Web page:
How to make the perfect hot chip

Larissa Dubecki
Nothing beats a perfect chip.
Nothing beats a perfect chip. Photo: William Meppem

In the annals of world cuisine, has there ever been a thing so abject yet so wonderful as the chip? The chip – the hot chip, not the crisp, its bastard cousin once removed – is essential. It is the culinary handmaiden to steak, to fish, to the footy. It's a seemingly simple subject, but scratch the crisp-golden surface and it's a mighty big topic where a little bit of thought goes a long way.

It was Heston Blumenthal, of course, who upon deciding the chip needed to be put through the scientific wringer, went off and invented the triple-cooked chip ("The first recipe I could call my own," he has reportedly dubbed it). The chip world's answer to Joel Robuchon's​ mash, the triple-cooked chip has ever since been colonising top restaurants one menu at a time, often referred to poshly as "thrice-cooked" (possibly to justify the price).

The 'hot crinkles' chips with preserved lemon and spiced butter at Biggie Smalls in Smith Street in Collingwood.
The 'hot crinkles' chips with preserved lemon and spiced butter at Biggie Smalls in Smith Street in Collingwood. Photo: Josh Robenstone

But when it comes to making the perfect chip, should we trust a man who confessed to Good Food he hadn't heard of chicken salt? Here's our rough guide to the perfect chip.

The spud

The beauty of the pursuit of chip perfection is that it doesn't involve exotic ingredients. Let's start with Heston. His Melbourne kitchen at Dinner uses the Sebago spud for the famous triple-cooked chip. He also says you want a "glass-like crust".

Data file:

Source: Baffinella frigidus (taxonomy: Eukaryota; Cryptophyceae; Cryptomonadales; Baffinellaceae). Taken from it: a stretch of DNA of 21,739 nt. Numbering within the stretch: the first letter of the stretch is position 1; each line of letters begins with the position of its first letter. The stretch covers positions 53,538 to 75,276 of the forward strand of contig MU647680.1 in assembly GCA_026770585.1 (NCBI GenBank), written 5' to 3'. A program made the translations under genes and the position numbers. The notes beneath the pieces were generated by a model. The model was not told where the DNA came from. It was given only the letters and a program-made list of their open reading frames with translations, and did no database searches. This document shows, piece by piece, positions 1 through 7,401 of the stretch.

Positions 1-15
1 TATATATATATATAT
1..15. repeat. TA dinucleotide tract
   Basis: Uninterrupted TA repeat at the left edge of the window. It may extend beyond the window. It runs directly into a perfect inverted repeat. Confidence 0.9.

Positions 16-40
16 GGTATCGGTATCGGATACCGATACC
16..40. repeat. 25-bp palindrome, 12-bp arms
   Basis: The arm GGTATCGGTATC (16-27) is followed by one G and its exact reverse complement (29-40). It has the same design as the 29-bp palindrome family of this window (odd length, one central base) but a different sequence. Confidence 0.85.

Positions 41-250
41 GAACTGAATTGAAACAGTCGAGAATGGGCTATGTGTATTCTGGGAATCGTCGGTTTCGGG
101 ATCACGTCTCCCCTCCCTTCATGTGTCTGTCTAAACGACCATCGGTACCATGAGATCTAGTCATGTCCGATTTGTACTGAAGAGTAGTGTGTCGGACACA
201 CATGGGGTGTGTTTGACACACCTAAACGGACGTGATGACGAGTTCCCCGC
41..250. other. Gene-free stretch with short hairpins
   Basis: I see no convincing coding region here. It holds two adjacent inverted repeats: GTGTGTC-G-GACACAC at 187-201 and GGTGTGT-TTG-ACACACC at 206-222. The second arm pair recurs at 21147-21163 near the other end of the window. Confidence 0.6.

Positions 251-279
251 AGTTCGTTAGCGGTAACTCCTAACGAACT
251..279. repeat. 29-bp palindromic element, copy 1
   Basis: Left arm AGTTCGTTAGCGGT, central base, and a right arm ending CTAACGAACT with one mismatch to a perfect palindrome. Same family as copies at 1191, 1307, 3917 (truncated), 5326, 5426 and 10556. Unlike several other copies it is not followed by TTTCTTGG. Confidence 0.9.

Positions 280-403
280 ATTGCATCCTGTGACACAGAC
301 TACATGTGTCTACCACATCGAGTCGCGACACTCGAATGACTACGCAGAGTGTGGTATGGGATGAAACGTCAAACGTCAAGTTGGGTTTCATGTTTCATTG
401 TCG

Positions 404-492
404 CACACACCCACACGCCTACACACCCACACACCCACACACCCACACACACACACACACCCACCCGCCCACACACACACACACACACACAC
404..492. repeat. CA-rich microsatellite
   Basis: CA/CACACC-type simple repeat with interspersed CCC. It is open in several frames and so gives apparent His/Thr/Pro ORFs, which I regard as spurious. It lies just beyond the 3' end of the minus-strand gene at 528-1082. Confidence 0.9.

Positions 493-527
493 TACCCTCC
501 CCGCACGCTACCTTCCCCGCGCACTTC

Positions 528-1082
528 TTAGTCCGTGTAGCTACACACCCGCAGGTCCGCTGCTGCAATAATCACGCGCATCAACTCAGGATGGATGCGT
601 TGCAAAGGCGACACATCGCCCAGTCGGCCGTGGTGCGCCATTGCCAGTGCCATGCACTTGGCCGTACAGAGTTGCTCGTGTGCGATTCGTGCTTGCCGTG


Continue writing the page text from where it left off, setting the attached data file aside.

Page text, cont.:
Mmm, shattery …

So why the Sebago? The secret to good chipping is to use potatoes that are floury rather than waxy – they're denser and have more dry starch in the cells which, during cooking, separates and becomes dry and fluffy (thanks, Harold McGee).

Sebago aside, varieties begging to be chipped include the Royal Blue, Pontiac, Coliban, Bintje, King Edward, Russet Burbank and Desiree.

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"Russets without a doubt," says Melbourne chef Paul Wilson. "They are long tubular shaped potatoes. The skin is terrific for frying too; their low sugar content makes them the perfect foolproof chip."

Some say it's best to buy older spuds that have been on the shelf for at least a month (just ask your local greengrocer to confess to geriatric potatoes). And it's best to buy unwashed potatoes, as the industrial washing process can make potatoes absorb water – and water, as we all know, is the enemy of the crisp chip.